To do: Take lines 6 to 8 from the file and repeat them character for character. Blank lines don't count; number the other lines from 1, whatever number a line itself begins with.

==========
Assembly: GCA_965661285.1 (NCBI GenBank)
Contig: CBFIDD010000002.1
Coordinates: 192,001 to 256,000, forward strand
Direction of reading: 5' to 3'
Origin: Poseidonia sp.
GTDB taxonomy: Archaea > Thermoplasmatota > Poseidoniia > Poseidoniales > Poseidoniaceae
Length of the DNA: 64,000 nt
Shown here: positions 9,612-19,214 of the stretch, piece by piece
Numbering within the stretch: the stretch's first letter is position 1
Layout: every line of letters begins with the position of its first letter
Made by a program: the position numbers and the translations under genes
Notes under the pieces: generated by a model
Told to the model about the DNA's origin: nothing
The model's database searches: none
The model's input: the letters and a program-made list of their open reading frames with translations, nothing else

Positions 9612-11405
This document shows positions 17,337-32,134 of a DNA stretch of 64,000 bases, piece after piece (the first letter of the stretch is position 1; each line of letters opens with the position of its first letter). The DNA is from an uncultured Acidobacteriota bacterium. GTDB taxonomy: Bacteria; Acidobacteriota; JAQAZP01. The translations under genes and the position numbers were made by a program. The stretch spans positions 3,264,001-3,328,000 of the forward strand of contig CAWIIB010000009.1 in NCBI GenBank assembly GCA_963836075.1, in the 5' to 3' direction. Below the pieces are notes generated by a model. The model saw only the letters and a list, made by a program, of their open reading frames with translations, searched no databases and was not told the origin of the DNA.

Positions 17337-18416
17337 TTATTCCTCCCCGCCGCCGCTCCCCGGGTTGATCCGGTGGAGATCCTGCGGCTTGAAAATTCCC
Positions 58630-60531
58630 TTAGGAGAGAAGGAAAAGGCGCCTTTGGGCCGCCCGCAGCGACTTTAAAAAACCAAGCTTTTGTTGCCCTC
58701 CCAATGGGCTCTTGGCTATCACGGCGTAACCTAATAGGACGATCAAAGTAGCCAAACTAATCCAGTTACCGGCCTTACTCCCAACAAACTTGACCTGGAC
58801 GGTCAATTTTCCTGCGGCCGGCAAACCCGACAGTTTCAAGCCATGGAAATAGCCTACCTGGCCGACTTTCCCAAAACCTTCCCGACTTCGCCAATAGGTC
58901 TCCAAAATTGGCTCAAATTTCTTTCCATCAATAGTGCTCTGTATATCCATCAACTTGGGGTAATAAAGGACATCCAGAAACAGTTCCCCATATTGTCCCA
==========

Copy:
GTDB taxonomy: Archaea > Thermoplasmatota > Poseidoniia > Poseidoniales > Poseidoniaceae
Length of the DNA: 64,000 nt
Shown here: positions 9,612-19,214 of the stretch, piece by piece